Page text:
GDC 2010: Design in Detail XIX

And there it is! The big detail!

It’s a large change. It’s very easy to convince yourself that you can feel tiny changes, but you will be fooling yourself. The balance never hinges on a 2% difference in a single value!

It was a smaller change than we tried initially. I think originally we changed it to 0.9, which broke the flow and wrecked the weapon, but did fix the problem, so we knew we were on the right track. In general, you want to overshoot and then come back. You have to make sure your change accomplishes your goal, and then dial it back.

There are lots of ways to verify that a change was successful. In this case, the Sniper Rifle didn’t get any less popular; People still use it whenever they can get it. But Optimizers stopped using it exclusively.

The other reason we could tell it was balanced was because we could compare how the behavior we were seeing in playtests matched the desired role we described in our paper design. It’s not quite an objective test, but it should help. And most importantly, I no longer got nervous when I watched people use the Sniper Rifle. You should verify a change with both your brains and your guts.

Ship it!

At this point during my GDC talk, the audience started clapping, cluing me into the fact that I was completely out of time.
So I just went with the flow and ended it there, which was fine. I had walked people through the balancing process, brought up the important principles, and applied them to the sniper rifle change. But I had also intended to mention a couple of things about the last stages of balancing, which I will get into next week!


GDC 2010: Design in Detail XVIII

Here’s what we didn’t do. We didn’t touch the Strength Knobs. In most cases, they aren’t the problem anyway. When a weapon is being used as intended, it should feel overpowered. So most imbalances come from using a weapon outside its role, in which case changing the strength knobs won’t fix anything, it will just make the weapon worse.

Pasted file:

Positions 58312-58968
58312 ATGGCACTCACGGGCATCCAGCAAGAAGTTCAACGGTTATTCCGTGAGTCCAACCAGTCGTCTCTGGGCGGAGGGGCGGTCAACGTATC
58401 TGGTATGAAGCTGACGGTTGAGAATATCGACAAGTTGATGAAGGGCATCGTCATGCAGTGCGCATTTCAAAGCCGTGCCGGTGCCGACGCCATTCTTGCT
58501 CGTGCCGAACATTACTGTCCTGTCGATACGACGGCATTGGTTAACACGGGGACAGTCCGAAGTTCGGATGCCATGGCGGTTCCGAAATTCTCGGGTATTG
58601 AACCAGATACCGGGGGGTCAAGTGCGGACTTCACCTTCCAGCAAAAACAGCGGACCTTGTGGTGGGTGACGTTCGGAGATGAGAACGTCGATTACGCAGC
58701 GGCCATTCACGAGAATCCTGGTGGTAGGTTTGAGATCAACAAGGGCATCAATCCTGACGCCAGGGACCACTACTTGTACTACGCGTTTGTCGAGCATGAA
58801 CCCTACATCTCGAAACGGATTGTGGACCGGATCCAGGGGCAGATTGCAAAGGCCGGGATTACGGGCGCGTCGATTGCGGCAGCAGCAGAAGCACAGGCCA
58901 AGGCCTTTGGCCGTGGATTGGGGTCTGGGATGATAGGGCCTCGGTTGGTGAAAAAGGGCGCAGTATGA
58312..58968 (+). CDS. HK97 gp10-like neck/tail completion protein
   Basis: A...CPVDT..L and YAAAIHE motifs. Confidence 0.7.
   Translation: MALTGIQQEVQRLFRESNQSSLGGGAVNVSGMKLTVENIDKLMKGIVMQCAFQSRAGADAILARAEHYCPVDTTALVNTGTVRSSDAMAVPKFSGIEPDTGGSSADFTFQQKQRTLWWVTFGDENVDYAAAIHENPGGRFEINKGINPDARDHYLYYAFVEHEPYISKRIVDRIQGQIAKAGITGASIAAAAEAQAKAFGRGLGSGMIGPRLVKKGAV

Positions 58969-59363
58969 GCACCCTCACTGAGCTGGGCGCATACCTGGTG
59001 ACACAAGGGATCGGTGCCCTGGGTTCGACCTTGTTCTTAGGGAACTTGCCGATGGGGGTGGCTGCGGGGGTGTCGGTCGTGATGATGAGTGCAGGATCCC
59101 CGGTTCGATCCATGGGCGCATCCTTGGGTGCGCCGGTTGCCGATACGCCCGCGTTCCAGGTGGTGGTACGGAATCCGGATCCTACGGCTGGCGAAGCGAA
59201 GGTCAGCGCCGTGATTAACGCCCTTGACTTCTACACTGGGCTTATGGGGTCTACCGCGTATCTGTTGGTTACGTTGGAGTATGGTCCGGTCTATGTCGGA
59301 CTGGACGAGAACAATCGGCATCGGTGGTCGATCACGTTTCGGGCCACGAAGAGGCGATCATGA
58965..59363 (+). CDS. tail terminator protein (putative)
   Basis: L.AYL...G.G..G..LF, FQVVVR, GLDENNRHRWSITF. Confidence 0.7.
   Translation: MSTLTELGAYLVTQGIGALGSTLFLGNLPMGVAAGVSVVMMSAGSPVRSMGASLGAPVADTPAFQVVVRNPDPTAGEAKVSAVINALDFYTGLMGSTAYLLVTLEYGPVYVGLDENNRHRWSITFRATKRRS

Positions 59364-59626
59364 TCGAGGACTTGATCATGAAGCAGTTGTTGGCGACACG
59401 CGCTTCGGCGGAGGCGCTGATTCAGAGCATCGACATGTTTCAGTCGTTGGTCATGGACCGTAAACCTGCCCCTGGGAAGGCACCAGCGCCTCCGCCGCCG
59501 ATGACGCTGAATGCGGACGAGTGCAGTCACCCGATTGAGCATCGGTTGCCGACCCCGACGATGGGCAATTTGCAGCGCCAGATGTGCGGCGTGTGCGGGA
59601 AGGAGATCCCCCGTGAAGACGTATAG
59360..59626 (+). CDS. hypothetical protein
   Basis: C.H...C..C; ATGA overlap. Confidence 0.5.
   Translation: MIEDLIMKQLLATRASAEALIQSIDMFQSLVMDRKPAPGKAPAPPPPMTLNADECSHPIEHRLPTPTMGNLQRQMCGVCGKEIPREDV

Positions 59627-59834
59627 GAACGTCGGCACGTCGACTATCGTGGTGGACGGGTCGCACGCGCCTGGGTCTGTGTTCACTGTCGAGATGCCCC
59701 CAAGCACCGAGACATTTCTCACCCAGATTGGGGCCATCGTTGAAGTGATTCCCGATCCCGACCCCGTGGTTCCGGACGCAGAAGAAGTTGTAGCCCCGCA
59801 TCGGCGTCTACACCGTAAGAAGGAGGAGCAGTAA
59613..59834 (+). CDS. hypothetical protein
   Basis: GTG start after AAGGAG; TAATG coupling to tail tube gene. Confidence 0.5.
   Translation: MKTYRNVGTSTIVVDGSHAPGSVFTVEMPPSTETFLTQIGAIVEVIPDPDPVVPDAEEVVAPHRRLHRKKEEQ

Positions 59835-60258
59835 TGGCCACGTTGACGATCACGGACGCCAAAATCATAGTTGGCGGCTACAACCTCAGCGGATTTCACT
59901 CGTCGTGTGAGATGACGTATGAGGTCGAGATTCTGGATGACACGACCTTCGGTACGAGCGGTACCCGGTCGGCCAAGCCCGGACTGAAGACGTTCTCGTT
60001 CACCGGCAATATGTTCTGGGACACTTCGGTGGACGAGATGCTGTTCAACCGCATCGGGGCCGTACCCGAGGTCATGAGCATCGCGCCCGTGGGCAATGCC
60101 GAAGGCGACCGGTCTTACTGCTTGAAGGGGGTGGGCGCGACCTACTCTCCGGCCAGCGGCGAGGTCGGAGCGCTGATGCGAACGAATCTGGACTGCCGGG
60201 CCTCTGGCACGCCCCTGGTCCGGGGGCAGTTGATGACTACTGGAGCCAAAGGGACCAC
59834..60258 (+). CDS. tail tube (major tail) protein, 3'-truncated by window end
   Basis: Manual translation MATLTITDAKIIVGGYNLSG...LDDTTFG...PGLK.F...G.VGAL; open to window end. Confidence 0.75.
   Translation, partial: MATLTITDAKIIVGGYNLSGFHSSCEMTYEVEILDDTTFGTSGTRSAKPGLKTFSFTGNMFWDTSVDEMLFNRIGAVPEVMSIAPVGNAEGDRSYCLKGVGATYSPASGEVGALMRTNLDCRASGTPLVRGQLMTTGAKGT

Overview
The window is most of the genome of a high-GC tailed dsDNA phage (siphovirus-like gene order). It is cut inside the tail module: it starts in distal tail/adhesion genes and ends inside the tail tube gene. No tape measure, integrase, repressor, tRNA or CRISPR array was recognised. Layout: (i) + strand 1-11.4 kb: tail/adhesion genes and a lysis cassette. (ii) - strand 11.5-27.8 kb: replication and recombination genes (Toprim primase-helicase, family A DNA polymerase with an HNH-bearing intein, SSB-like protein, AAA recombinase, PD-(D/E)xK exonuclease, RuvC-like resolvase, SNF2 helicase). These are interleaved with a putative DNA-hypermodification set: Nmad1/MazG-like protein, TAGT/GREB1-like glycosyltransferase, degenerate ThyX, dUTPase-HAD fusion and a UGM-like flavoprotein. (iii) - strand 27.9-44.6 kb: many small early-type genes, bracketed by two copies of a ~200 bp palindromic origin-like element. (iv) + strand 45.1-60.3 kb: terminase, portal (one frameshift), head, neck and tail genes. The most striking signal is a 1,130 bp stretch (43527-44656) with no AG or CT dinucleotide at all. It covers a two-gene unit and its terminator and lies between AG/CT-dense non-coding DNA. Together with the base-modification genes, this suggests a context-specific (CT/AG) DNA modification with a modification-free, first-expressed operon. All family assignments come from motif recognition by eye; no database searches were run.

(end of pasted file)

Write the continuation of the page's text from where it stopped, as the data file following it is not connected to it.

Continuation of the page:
We also didn’t try to add a weaknesses. It often feels like the only option, but find something else! That sort of “a little hot, a little cold” design never ends. You’ll just chase your tail until you run out of time.

Your strategy should be to find where the element is being used outside of its designated role, and change the mechanics to constrain it better.

But if you can’t touch the Strength Knobs, you have to touch the Flow Knobs. (Remember, there isn’t anything else, because we removed all the extraneous mechanics!) The tricky part is to fine tune those Flow Knobs without losing the flow state you worked so hard to capture. Revisit them in light of what you now know about the game and don’t change them so far that you break flow.

Of the components of flow, cadence is the most flexible, so many problems can be fixed by adjusting cadence. Hopefully not so far that you lose the rhythm.

Most importantly, at this point you must not rely on your gut, it will steer you wrong! You need a very clear chain of cause and effect, so you can make as small a change as possible to fix the problem.

So what are the possible flow knobs we can tweak? What will achieve the balance objective with the least amount of ripple effect?

We could have changed the number of shots in a clip. That would have changed the cadence to cause the player to reload more often. But it would also have meant a sniper couldn’t kill two enemies without reloading unless he got a headshot. That would have ratcheted up the pressure quite a bit, and moved the Sniper Rifle out of the skill range of most players.

We could have increased the length of the reload. But dying because you can’t fire back is frustrating. To be honest, this change was a contender, but it felt too much like adding a weakness.

We could have changed the time to it took the Sniper Rifle to reach full zoom. We actually tried this as a solution (and found some bugs in the camera code, too!) But in the end, it encouraged players to fire without zooming, which broke the role worse than the original issue. In fact, it exasperated the problem of players using the Sniper Rifle at close range.